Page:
I got to show Carl the Airliner that we fly on to come to Haiti, he was amazed at how many people just kept coming off of that thing!

Anna, Maria, and Jamesly knitting on the porch

Screen Shot 2018-05-11 at 6.29.27 PM
My twin brothers were able to come and make some fun videos and really connect with the kids. They all continue to ask “when are Paul and Luke coming back?” (photo credit Paul and Luke)

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My twin brothers were able to come and make some fun videos and really connect with the kids. They all continue to ask “when are Paul and Luke coming back?”                (photo credit Paul and Luke)

David, Anna, and Maria reading “The Chronicles of Narnia” picture book.

Teaching the kids spoons on fun nights (later we found out that they were playing spoons to gamble for each others crackers they get at recess. We are such great influences aren’t we? haha)

Soccer tournaments, starting out with the Haitian national anthem.

Egg sandwiches after the soccer game (because they played so hard for those 90 minutes)

Spending the night on the boy’s side of the orphanage

Going to the beach with all the kids, what a blast!

The beach wore some of them out completely 🙂

Seeing some of the boys take initiative to make a garden, and being faithful with it was encouraging to see! They are growing cucumbers, carrots, and sweet peppers.

This one reminds me of Alaska, except it was probably about 75 degrees that morning!

Dressing up Mikey in his “swag” and taking him to Naton (the fancy store in town)

Making model airplanes with Jamesly (I’m not sure who had more fun)

Taking apart model airplane motors and putting them back together to show them how they work.

Watching a movie under the fort we built in our living room.

When we would try and explain to the younger ones that we would be gone for 5 months over the summer so that Shaggy (that’s what they call me) can go to school to be a pilot they had a hard time understanding that. They would say “Ray and Bonnie always leave for one month, why will you be gone for 5 of those?” So you all know, Lord willing,  we plan to return back to Haiti this fall to continue working with these guys that we have grown to love.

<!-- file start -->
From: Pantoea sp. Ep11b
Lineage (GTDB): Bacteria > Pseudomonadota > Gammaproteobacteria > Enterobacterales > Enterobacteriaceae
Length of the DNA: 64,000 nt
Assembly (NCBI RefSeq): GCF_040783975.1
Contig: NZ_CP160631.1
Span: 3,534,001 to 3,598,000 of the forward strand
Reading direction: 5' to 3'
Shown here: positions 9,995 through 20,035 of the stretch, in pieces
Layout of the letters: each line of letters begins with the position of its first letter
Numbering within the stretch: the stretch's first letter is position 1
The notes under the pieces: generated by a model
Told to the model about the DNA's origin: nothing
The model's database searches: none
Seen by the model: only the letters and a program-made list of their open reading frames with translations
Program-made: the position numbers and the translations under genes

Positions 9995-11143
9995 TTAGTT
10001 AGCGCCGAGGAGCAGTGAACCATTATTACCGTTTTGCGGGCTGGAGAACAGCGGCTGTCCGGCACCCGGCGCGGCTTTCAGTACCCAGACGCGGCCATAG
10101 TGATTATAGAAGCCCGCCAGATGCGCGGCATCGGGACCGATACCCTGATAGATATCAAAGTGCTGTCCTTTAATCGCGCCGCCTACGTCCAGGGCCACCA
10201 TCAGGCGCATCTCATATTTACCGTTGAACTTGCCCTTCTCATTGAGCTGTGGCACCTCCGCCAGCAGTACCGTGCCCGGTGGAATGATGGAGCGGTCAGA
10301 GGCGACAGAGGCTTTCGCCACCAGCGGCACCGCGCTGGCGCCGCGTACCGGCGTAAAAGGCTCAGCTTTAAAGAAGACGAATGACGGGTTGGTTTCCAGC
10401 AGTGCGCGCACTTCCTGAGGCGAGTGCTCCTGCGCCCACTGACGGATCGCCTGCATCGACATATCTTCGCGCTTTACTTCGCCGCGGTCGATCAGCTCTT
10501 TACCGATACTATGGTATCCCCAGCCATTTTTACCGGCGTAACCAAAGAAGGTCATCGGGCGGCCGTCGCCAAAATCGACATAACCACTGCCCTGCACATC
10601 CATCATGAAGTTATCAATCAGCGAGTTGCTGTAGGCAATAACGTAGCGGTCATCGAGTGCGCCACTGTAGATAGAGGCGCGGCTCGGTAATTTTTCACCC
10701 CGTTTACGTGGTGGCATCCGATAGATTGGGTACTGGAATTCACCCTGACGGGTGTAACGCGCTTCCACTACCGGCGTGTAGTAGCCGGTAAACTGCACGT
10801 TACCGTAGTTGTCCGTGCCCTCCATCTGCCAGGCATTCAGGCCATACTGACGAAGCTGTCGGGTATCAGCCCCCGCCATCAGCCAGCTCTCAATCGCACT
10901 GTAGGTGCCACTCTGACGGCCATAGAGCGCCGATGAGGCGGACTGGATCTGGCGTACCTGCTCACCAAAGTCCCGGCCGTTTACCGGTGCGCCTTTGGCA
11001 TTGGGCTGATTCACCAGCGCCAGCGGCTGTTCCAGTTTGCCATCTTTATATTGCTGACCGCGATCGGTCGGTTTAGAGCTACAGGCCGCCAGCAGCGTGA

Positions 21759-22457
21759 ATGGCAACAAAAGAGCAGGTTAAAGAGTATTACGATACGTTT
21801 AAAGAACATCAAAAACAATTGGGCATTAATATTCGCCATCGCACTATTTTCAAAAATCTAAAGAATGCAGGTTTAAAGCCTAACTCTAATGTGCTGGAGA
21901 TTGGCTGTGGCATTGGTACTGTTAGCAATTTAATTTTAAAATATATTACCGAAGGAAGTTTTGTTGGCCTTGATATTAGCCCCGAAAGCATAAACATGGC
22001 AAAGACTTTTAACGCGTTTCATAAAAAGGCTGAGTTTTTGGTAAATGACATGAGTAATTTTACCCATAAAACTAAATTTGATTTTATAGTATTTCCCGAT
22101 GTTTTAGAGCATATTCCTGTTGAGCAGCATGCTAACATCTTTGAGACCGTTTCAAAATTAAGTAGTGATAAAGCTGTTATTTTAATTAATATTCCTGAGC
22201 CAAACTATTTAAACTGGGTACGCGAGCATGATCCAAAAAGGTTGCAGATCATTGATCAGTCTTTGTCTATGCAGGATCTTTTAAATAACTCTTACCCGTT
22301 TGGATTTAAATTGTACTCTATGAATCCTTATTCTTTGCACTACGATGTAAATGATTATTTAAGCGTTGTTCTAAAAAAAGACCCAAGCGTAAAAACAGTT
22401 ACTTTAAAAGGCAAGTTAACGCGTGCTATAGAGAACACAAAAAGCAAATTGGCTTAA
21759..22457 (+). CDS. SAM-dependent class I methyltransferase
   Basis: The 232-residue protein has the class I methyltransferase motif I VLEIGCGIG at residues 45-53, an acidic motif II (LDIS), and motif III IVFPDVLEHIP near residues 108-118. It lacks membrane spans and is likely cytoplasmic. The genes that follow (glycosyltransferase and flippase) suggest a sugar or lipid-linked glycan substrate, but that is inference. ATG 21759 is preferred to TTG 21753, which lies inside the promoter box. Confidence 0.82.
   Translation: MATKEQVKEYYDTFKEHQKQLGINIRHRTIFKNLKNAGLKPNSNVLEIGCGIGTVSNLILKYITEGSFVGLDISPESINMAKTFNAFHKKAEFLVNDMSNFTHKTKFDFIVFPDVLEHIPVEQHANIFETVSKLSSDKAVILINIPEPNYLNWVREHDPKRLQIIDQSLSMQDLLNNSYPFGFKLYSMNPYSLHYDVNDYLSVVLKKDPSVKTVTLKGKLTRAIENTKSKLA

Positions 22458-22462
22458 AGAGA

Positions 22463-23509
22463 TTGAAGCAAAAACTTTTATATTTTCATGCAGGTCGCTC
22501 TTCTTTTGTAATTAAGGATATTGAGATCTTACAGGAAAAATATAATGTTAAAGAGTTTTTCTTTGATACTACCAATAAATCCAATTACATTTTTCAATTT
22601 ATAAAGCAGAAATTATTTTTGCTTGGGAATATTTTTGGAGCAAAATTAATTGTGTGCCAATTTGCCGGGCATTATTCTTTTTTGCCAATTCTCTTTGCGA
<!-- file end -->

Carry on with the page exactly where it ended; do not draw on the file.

On our last Saturday there, instead of having Bible study at our house we wanted to leave the oldest class of 8 with an idea for what they could continue to do for the summer when we are not there. We all met in their classroom and challenged them to do this every week until we come back in the fall. Pray for them to be faithful in this time. It was such a good time we had there that night, being serous and taking prayer seriously. (something that doesn’t always happen)

Prayer night in the classroom

So to answer my grandpa’s question I told him, “Well Grandpa, with these new roles we have really been able to grow deeper in our relationships with the kids. We are getting to know their individual personalities, strengths, weaknesses, and how to relate to them on their level better. And the hardest thing we are realizing is, wow, we are sure going to miss them.”


Passing Moments

These days, I can’t keep up with the laundry basket, overflowing in my bathroom.. much less my inbox that overflows with emails, and this here blog that has gone silent for nearly a month now.

I steal moments, here and there. When kids fall asleep on the living room floor. Or early in the morning, just as the coffee pot lights up and the sky turns pink. Moments, when kids stretch across our couches and the carpet, occupied with a movie for 10 minutes.



These snippets, stolen here and there throughout the rushing of the days… they keep us going.


In my mind, I try to appreciate the moments… the washing of popcorn bowls, piled high next to the sink after Fun Nights. Good morning shouts of excitement from the diaper twins when we walk down to the orphanage every morning. The little ones who come on a regular basis (and at the most inconvenient of times) to spend a dollar in our little shop and count their savings in my hand. The rain that pelts the tin roof overhead. Carl’s excitement to read, and read, and read. Sunshine that pours through our windows early in the evening. The soccer games played out in the yard.


I etch the moments into my mind, as if they are tangible fragments of time I can trace. I remind myself of the way I will miss this busy during the long and lonely days that are Alaska. Right now, that seems near impossible, when all I ache for is one hour of uninterrupted time and a night of good sleep.



The second-hand on the clock ticks, counting the moments. I think of all the moments that don’t feel like enough. The moments we give, and give, and give. The moments that refresh our weary hearts. The moments the worst of my character comes through.. the impatience within my soul, the frustration in my voice, the cynicism of the words I say behind closed doors. Moments of pure sweetness, mixed among moments of total insanity. All of these, moments.


Early in the morning, before the rush and the knocking and the chaos begin, I find in myself a mix of fear and curiosity, wondering what moments this day will hold. With a whisper, I pray He uses them. And then I pray He makes up for all the moments I fail.. the moments my frustration, doubts, judgment, and impatience get the best of me.